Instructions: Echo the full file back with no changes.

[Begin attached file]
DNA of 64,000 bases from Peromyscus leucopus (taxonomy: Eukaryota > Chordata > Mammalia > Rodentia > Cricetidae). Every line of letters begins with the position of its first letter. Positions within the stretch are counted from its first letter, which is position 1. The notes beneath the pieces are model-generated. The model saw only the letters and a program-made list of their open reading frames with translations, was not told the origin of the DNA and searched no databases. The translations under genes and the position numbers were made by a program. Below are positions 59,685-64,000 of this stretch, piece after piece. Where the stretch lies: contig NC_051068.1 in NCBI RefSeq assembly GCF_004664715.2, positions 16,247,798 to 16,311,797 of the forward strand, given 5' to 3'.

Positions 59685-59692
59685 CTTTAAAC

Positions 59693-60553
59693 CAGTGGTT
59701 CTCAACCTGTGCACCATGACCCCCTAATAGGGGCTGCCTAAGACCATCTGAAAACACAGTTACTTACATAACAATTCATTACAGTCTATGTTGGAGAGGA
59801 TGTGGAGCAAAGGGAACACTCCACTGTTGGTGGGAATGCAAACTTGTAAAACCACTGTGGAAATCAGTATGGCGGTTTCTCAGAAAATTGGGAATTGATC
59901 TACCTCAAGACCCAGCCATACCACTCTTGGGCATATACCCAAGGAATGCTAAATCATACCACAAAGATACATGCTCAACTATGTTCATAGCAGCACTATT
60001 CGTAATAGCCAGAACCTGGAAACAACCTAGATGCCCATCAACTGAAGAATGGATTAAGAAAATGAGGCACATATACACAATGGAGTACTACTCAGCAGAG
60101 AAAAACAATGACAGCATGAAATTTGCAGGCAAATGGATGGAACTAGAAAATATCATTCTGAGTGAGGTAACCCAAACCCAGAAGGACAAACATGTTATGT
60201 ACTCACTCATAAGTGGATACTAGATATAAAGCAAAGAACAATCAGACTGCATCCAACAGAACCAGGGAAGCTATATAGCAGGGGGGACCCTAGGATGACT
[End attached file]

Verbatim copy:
DNA of 64,000 bases from Peromyscus leucopus (taxonomy: Eukaryota > Chordata > Mammalia > Rodentia > Cricetidae). Every line of letters begins with the position of its first letter. Positions within the stretch are counted from its first letter, which is position 1. The notes beneath the pieces are model-generated. The model saw only the letters and a program-made list of their open reading frames with translations, was not told the origin of the DNA and searched no databases. The translations under genes and the position numbers were made by a program. Below are positions 59,685-64,000 of this stretch, piece after piece. Where the stretch lies: contig NC_051068.1 in NCBI RefSeq assembly GCF_004664715.2, positions 16,247,798 to 16,311,797 of the forward strand, given 5' to 3'.

Positions 59685-59692
59685 CTTTAAAC

Positions 59693-60553
59693 CAGTGGTT
59701 CTCAACCTGTGCACCATGACCCCCTAATAGGGGCTGCCTAAGACCATCTGAAAACACAGTTACTTACATAACAATTCATTACAGTCTATGTTGGAGAGGA
59801 TGTGGAGCAAAGGGAACACTCCACTGTTGGTGGGAATGCAAACTTGTAAAACCACTGTGGAAATCAGTATGGCGGTTTCTCAGAAAATTGGGAATTGATC
59901 TACCTCAAGACCCAGCCATACCACTCTTGGGCATATACCCAAGGAATGCTAAATCATACCACAAAGATACATGCTCAACTATGTTCATAGCAGCACTATT
60001 CGTAATAGCCAGAACCTGGAAACAACCTAGATGCCCATCAACTGAAGAATGGATTAAGAAAATGAGGCACATATACACAATGGAGTACTACTCAGCAGAG
60101 AAAAACAATGACAGCATGAAATTTGCAGGCAAATGGATGGAACTAGAAAATATCATTCTGAGTGAGGTAACCCAAACCCAGAAGGACAAACATGTTATGT
60201 ACTCACTCATAAGTGGATACTAGATATAAAGCAAAGAACAATCAGACTGCATCCAACAGAACCAGGGAAGCTATATAGCAGGGGGGACCCTAGGATGACT